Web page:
The situation at the UNGA in the last 10 years is very serious, but not utterly bleak. The General Assembly passed, 60 years after the fact, resolutions on Holocaust remembrance and Holocaust denial, and created a program within the United Nations to educate about the Holocaust throughout the world. The assembly also passed, by wide margins, for the first time two Israeli-initiated resolutions on agricultural technology and entrepreneurship. A series of Israeli diplomats have also been elected by their peers to important positions at the General Assembly, a recognition that diplomats recognize that Israel has contributions to make at the U.N. beyond the conflict.
Overall, however, the persistent anti-Israel obsession continues to plague the General Assembly, which radiates outwards throughout the U.N. system since the assembly controls the budgeting and prioritization of issues at the U.N. The UNGA also is the parent body of the discredited Human Rights Council, and conducts elections for seats at the Human Rights Council, Security Council and other bodies. General Assembly resolutions are non-binding and do not carry significant weight in international law when compared to Security Council resolutions, but we must not fall into the trap of believing that because of this that the UNGA is completely irrelevant.
The UNGA gives those who are hostile to the existence of the State of Israel a global platform from which they try to legitimize their hateful bigotry. Israel and other democracies engaged in counter-terrorism efforts will continue to feel negative effects from the endemic bias and corruption of the General Assembly until the many nations who are not hopelessly anti-Israel, but vote against Israel in order to avoid making waves in the powerful regional groups, stand up and refuse to take part in the relentless campaign against Israel at the UNGA.
Oren Drori is the Program Officer for United Nations Affairs at B’nai B’rith International where he supports advocacy and programming efforts that advance B’nai B’rith’s goals at the U.N., which include: defending Israel, combating anti-Semitism and anti-Zionism, and promoting global human rights and humanitarian concerns. He received a B.A. in Political Science from the University of Minnesota in 2004 and an M.A. in International Relations from the University of Chicago in 2006. To view some of his additional content, Click Here.
Sienna Girgenti is the Assistant Director for the International Center for Human Rights and Public Policy at B'nai B'rith International. To view some of her additional content, Click Here.
For more than four decades—since the disengagement of forces following the 1973 Yom Kippur War—the Syrian border was unquestionably the quietest of Israel's frontiers. Despite its periodic saber rattling, rejectionism, pan-Arabism and support for Palestinian terrorist organizations, the Assad dynasty—Hafez and then son Bashar—strived to keep Syria out of direct military confrontation with Israel—particularly after the trouncing of the Syrian air force during the 1982 First Lebanon War. Contrasted with the recurring rocket fire, snipings, kidnappings and outright wars that remain the norm along the Israel-Lebanese border—first with Palestinian terrorist organizations and then with Iran-back Hezbollah—the Israeli Golan was the epitome of pastoral tranquility, Israel's veritable Switzerland, with the Israel Defense Forces’s (IDF's) eavesdropping devices on the winter-snowcapped Hermon Mountain keeping watchful eye as far as Damascus and its environs.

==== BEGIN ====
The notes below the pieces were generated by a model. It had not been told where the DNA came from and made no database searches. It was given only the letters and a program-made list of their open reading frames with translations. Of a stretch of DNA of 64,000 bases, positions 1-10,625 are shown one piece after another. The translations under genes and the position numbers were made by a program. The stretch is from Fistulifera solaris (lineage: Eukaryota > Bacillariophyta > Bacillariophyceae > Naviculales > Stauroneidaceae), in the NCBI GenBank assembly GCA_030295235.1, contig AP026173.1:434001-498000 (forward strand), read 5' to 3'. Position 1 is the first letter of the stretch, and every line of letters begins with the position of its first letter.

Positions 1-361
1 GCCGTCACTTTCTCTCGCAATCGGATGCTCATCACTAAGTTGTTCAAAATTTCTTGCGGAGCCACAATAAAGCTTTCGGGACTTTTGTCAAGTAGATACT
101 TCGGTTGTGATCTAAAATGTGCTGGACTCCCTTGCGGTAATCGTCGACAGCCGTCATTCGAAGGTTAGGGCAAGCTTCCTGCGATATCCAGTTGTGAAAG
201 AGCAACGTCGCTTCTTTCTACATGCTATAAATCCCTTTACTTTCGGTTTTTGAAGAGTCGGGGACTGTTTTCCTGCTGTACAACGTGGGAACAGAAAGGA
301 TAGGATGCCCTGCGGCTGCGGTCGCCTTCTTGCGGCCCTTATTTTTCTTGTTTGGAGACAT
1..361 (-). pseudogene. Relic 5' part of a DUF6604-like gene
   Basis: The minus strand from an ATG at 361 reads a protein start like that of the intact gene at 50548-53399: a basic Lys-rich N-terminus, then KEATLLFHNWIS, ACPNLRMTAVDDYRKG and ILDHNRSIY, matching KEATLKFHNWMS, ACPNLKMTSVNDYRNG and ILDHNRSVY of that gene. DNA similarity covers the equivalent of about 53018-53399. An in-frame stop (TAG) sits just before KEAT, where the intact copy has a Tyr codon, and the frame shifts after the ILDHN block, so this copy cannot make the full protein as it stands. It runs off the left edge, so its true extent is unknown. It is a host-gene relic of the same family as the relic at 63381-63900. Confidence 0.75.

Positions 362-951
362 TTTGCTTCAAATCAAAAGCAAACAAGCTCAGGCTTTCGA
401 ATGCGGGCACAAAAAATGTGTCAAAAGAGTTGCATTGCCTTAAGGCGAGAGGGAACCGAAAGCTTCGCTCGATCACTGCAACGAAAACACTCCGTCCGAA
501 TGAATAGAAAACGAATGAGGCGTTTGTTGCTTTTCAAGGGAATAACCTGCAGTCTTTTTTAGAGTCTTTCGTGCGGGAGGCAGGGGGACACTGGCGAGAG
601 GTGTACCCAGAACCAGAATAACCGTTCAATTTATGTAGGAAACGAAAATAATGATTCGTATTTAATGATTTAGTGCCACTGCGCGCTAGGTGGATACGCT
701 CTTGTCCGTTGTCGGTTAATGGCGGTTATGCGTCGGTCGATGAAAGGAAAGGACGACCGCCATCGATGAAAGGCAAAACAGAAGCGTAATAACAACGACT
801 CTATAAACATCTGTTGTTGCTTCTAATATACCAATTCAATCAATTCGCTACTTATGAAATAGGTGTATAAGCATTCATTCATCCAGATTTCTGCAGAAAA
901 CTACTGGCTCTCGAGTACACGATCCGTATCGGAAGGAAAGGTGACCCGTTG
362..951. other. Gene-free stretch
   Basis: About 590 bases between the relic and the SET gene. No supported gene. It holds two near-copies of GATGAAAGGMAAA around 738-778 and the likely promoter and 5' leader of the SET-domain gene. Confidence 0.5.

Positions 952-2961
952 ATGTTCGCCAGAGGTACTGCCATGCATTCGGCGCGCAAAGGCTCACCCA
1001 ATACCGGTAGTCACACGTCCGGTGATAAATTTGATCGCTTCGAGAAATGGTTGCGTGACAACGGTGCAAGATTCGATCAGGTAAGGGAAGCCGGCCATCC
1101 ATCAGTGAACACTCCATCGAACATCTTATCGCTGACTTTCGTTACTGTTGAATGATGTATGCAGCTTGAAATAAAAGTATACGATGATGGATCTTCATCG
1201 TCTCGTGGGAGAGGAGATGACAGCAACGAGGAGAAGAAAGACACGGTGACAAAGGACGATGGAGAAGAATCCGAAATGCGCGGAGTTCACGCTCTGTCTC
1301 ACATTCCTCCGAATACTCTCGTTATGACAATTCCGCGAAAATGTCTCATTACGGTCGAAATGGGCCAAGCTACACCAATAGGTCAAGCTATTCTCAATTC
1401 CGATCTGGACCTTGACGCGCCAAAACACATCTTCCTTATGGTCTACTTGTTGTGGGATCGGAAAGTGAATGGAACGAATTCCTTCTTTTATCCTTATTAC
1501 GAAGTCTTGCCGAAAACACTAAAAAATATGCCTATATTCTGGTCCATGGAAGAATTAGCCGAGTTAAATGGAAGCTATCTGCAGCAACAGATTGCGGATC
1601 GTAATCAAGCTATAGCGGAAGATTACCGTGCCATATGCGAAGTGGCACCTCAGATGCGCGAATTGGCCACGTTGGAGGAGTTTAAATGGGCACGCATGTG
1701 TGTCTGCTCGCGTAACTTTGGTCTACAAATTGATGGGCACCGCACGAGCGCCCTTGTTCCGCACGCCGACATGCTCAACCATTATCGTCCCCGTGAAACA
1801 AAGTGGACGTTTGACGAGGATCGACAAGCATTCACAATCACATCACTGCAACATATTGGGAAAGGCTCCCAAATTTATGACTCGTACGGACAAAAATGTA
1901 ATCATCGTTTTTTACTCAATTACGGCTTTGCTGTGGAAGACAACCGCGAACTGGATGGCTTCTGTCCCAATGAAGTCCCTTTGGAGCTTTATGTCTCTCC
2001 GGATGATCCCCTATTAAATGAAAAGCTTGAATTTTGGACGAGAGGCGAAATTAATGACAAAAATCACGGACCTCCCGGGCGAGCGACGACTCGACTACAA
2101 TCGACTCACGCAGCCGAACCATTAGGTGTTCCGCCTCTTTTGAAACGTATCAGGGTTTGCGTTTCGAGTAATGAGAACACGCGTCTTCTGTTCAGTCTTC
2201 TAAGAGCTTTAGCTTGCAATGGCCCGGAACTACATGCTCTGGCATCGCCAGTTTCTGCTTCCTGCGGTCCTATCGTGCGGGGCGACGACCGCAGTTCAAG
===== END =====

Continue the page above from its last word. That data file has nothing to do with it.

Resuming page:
As 2016 commences, this long-enduring serenity is being threatened by Iranian intensions to take advantage of the presence of its proxy for foreign adventurism and terrorism—Hezbollah—in Syria to shore up Bashir Assad against Daesh (the Islamic State), to ignite the Israel-Syria border too.
The Iranians are striving to use Hezbollah to bring about the collapse of the two main principals that have guided Israeli policy since the beginning of the civil war in Syria: 1) That it will not allow weapons that could tip the strategic balance in the area to be shipped into its fronts with Syria or Lebanon. To this end, Israel reportedly launched 10 air attacks between January 2013 and October 2015 against convoys in Syria and even as far as Somalia carrying weapons to Hezbollah; and 2) To prevent the Syrian Golan from becoming a zone for launching offensive operations against Israel, as is the Lebanese border already. This, ostensibly, was behind the elimination of the Lebanese Druze Hezbollah terrorist Samir Kuntar, reportedly by Israeli Air Force jets that attacked a building in Damascus from Israeli airspace on Dec. 15, killing Kuntar and eight others including Farhan Essam Shaalan, a senior commander in the Syrian anti-Israel resistance militia.
Hezbollah chief Hassan Nasrallah has vowed to avenge Kuntar's death, putting the IDF on high alert along the Lebanese border. Kuntar already had a record of terror, having kidnapped and murdered the policeman Eliyahu Shahar and the Haran family in 1979, which earned him notoriety as one of the most ruthless terrorists in Israel’s history. Since being released from an Israeli prison in 2008 in an exchange with Hezbollah for the bodies of two Israeli soldiers, Kuntar had been at the forefront of efforts to establish a Hezbollah clone in the Syrian Golan. Iran's attempt to ignite the Syria-Israel border will probably slowdown in Kuntar's absence, but experts expected that it will remain a strategic goal of the Iranian regime.